that is to be found among all the creatures which God has made; as indeed there is no character which appears more despicable and deformed, in the eyes of all reasonable perfons, than that of a drunkard. Bonolus, one of our own countrymen, who was addicted to this vice, having set up for a share in the Roman empire, and being defeated in a great battle, hanged himself. When he was seen by the army in this melancholy situation, not withstanding he had behaved himself very bravely, the common jest was, that the thing they saw hanging upon the tree before them, was not a man but a botte. Vol. VIII + F


This vice has very fatal effects on the mind, the body, and fortune of the person who is devoted to it.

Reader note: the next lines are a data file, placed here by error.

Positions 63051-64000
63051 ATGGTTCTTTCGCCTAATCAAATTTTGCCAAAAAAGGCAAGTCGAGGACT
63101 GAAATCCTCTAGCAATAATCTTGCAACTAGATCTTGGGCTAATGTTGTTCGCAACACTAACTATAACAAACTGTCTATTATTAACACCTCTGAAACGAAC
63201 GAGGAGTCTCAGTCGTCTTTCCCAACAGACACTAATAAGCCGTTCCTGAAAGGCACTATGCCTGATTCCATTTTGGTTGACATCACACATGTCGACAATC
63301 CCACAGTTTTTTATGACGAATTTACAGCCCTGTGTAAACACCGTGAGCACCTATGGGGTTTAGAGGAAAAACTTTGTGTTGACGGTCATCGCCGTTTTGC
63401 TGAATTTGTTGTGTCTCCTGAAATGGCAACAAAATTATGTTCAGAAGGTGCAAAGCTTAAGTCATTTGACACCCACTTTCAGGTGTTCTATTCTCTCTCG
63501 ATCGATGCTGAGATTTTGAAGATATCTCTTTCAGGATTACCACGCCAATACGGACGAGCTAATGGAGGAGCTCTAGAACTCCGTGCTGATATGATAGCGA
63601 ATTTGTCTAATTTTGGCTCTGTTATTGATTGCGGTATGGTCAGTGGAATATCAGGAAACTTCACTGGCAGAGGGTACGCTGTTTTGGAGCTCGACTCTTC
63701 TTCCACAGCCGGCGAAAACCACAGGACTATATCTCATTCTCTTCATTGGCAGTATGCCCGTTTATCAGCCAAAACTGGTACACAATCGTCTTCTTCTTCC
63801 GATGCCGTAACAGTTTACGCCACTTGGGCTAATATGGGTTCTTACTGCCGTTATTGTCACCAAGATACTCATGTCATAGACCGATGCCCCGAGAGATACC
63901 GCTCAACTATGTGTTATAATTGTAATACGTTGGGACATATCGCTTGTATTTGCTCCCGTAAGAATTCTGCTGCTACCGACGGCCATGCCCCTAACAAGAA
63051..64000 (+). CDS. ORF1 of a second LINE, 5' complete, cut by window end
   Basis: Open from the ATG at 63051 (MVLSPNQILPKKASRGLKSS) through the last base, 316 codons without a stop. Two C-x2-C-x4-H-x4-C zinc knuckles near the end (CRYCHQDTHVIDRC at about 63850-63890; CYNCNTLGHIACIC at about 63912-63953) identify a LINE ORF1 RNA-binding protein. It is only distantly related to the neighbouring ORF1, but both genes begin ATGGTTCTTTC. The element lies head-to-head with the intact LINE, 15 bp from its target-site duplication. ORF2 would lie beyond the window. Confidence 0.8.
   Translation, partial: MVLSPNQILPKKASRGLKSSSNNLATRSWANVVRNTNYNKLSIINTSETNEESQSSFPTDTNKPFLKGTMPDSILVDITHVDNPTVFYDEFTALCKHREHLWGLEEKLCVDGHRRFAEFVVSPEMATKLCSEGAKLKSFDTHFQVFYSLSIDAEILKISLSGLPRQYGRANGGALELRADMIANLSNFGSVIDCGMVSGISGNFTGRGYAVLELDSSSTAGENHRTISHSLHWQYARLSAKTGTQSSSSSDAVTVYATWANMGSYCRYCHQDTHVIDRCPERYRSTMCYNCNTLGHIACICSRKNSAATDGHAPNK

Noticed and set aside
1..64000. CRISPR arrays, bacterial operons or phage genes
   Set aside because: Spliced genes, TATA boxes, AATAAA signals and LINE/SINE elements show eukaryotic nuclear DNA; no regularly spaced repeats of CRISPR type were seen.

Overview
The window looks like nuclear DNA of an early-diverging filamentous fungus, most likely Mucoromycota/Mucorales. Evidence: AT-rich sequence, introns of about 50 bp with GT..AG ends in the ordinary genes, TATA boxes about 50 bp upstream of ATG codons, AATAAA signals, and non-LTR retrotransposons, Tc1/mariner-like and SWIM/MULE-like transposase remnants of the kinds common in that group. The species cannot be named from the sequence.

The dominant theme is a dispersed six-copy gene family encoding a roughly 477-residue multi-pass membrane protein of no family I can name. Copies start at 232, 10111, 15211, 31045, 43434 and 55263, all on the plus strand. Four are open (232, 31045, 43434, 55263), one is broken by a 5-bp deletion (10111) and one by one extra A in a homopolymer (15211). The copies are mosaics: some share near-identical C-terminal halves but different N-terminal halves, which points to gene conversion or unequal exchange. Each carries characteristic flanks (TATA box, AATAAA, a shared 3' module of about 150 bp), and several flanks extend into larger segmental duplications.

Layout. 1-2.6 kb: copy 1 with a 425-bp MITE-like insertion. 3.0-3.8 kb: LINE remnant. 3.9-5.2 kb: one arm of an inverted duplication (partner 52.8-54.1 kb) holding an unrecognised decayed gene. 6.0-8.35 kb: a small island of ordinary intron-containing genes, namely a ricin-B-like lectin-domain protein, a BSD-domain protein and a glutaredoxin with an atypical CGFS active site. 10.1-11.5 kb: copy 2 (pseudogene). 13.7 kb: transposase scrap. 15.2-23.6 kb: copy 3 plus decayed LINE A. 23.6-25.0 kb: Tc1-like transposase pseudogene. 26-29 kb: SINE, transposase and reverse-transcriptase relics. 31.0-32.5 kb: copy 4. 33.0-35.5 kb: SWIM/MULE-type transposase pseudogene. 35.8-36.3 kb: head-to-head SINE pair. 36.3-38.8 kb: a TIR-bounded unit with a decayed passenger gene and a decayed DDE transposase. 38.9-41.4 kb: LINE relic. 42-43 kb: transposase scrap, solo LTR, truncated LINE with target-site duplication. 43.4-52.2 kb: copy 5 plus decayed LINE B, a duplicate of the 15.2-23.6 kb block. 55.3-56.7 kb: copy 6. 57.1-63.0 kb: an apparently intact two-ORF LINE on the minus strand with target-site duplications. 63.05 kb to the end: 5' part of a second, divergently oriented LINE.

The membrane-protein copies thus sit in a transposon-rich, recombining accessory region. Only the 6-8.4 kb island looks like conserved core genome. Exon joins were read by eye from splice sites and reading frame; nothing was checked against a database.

In regard to the mind, it first of all discovers every flaw in it. The fober man, by the strength of reason, may keep under, and subdue every vice or folly to which he is most inclined; but wine makes every latent feed sprout up in the soul, and thew itself; it gives fury to the passions, and force to those objects which are apt to produce them. When a young fellow complained to an old philosopher, that his wife was not handsome,. Put less water in your wine, says the philosopher, and you will quickly make her fo. Wine heightens indifference into love, love into jealousy, and jealousy into madness. It often turns the good-natured man into an idiot, and the choleric into an aflaflin. It gives bitterness to resentment, it makes vanity insupportable, and displays every little spot of the soul in its utmost deformity.